I wrote briefly in the aforementioned draft about the times we want to embrace friction rather than look to eliminate it altogether and what that might mean for us:

Then, there are times in our lives where we want to embrace friction for self-reflection, serendipity, and personal growth. There are times when we might need solitude and then other times when we want to seek human connection.

Sure, it’s convenient to text our friends and family when we want, but is that the best way to communicate and keep in touch with people we care about? Nothing replaces the good ol’ fashioned way of spending time together with someone (sans tech). Sure, it might be challenging to make it happen (because we are all so “busy”), but if our friends/families are important enough to us, then isn’t it worth making time for them in our calendars rather than connecting with them online or (worse) through social media?

When things don’t turn out as expected (such as our food not getting delivered on time), we need to be patient. We need to find out (and understand) the other person’s (or company’s) perspective before we can respond appropriately. I was reminded of this when I waited for an overdue package for a month before I got it. It would have been easy for someone in my place to lose their temper and react to the shipping company, but what good would that have done? If anything, it would have made things worse. All I did was share with them the information they needed and kept following up. Sometimes, things take time for reasons out of your control (which you need to accept), in which case you have to focus on things you can do and hope for the best, all whilst keeping your emotions in check.

We often complain about trivial things rather than being grateful for all the amazing things in our lives. When our flight gets delayed, we sit and complain. We don’t get our package on time (even though we ordered something on priority shipping), so we get mad. Our wireless internet service is down. We complain. Lights out at home? We panic. You get the idea.

Instead of ordering food using an app, why not pick up the phone and talk to a real person to order your food? Or better yet, why not take a walk down to that place and pick up the food yourself? Rather than using a smart watch to stay “connected”, why not wear a mechanical watch and enjoy the pleasure of being disconnected? If you’re going on a weekend trip, why not leave the phone at home and enjoy the company of those around you? We need to improve our relationship with how we use technology not just for our own sake, but also for those around us. Come to think of it, all of these instances go back to slowing down.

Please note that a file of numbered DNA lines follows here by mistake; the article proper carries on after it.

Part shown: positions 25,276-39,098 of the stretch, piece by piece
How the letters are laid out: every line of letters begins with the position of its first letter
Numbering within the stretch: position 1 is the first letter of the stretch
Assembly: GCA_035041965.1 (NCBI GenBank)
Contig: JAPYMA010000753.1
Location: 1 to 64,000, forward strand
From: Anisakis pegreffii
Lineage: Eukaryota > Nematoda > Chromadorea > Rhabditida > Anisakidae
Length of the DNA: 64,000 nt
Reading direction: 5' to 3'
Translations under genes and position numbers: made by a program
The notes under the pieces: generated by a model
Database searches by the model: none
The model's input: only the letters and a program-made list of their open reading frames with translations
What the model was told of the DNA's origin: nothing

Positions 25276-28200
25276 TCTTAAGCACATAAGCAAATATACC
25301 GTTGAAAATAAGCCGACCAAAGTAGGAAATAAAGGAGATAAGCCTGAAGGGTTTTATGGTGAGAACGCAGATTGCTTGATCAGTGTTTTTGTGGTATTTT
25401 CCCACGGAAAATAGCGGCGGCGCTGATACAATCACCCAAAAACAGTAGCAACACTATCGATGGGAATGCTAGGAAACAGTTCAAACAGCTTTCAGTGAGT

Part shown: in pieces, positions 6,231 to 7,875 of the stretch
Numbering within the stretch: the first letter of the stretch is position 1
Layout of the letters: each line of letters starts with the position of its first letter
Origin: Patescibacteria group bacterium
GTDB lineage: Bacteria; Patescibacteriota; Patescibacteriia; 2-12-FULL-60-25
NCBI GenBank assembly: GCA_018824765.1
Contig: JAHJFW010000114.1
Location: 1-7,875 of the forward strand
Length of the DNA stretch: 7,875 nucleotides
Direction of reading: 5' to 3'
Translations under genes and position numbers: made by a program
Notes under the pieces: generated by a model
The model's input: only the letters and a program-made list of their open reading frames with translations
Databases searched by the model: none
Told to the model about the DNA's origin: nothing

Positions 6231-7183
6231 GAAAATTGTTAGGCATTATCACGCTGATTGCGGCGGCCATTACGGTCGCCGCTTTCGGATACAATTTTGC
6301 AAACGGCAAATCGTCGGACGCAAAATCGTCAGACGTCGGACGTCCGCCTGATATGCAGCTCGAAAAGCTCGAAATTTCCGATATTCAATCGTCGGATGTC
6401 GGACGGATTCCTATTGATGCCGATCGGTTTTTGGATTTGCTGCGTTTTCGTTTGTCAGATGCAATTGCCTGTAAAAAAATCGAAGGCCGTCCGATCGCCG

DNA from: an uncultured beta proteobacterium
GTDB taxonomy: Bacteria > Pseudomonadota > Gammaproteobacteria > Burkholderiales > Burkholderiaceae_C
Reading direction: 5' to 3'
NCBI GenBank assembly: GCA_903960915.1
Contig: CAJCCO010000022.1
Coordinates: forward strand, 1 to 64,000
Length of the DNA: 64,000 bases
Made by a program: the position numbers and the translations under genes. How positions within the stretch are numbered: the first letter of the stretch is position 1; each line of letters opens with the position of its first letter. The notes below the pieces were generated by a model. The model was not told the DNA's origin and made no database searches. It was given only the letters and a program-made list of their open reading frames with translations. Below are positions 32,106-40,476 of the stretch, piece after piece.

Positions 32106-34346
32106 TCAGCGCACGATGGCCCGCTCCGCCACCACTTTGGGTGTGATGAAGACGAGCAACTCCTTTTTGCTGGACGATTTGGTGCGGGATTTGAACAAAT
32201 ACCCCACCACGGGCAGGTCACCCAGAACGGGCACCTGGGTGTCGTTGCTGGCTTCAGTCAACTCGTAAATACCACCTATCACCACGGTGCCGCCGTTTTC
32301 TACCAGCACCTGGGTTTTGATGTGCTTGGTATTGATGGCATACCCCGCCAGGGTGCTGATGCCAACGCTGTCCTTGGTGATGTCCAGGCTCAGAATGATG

Choose to do nothing while waiting in line. Rather than whipping out your phone in line at the coffee shop, talk to someone next to you, or just be present. Wait at the grocery store patiently without looking for the fastest lane. If you take a car to run an errand, ride a bike instead. If you bike to the nearby grocery store, take a walk instead and enjoy being present in nature.

If you get bored, then that’s great. We don’t remember what it’s like to get bored anymore because we’re so used to stimulating the reward circuits in our brain all the time with new information.

Here are some other ideas for embracing friction:

  • Write hand-written letters to a loved one.
  • Read a (physical) book.
  • Take a hike.
  • Go to the coffee shop with only a paper notebook and a pen.
  • Quit the internet for a month and reflect on what you learn from it.
  • Leave your phone (and/or smartwatch) at home when going on a weekend trip.
  • Climb a mountain.
  • Drive your car with the radio turned off.
  • Go near a stream and listen to yourself.
  • Pick the slower option when possible (be it shipping while ordering online or what have you).

Sure, we can use all these wonderful devices and/or web-based services, but remember the tradeoff — you implicitly choose to give up your privacy in some way by sharing your personal information with these services. For instance, I enjoy watching YouTube videos with my account logged in. Since I like the recommendations, it helps me discover new content that I may otherwise not stumble upon. On the other hand, I stopped using Google for doing web searches for a while now and haven’t looked back since. Of course, you have to figure out that line between keeping your information private versus having it convenient for access. As with most things, it’s not entirely black and white, but you get to choose. For instance, if you choose to sign up with a new online service, always sign up with your email (rather than using Facebook or Google as login), as their business model relies on you (the product) for advertising.

We think that these modern conveniences that technology grants us gives us the ability to be everywhere and do everything. We look down at our inability to do more and more things and feel frustrated. It’s not a sign of weakness, but it’s something you should be proud of because that’s one of the things that makes us human. As I wrote in a previous draft, efficiency doesn’t work well with humans. We tend to forget that we have limits to our capacity. We can only do so much. When we take on more commitments, we bite more than we can chew, and then we feel frustrated. Why do we do this? We create our own realities through the choices we make.

All of this technology is great except when it isn’t. Just because we have access to all this technology doesn’t mean that it always works in our favor. Nothing is ever free or frictionless.

The promise of technology has always been to make us more efficient in every way possible. Sometimes it pays to be less efficient — to do less things, be more present with ourselves and with others, and to slow the heck down. It’s the thing that makes us human after all. We must not lose it.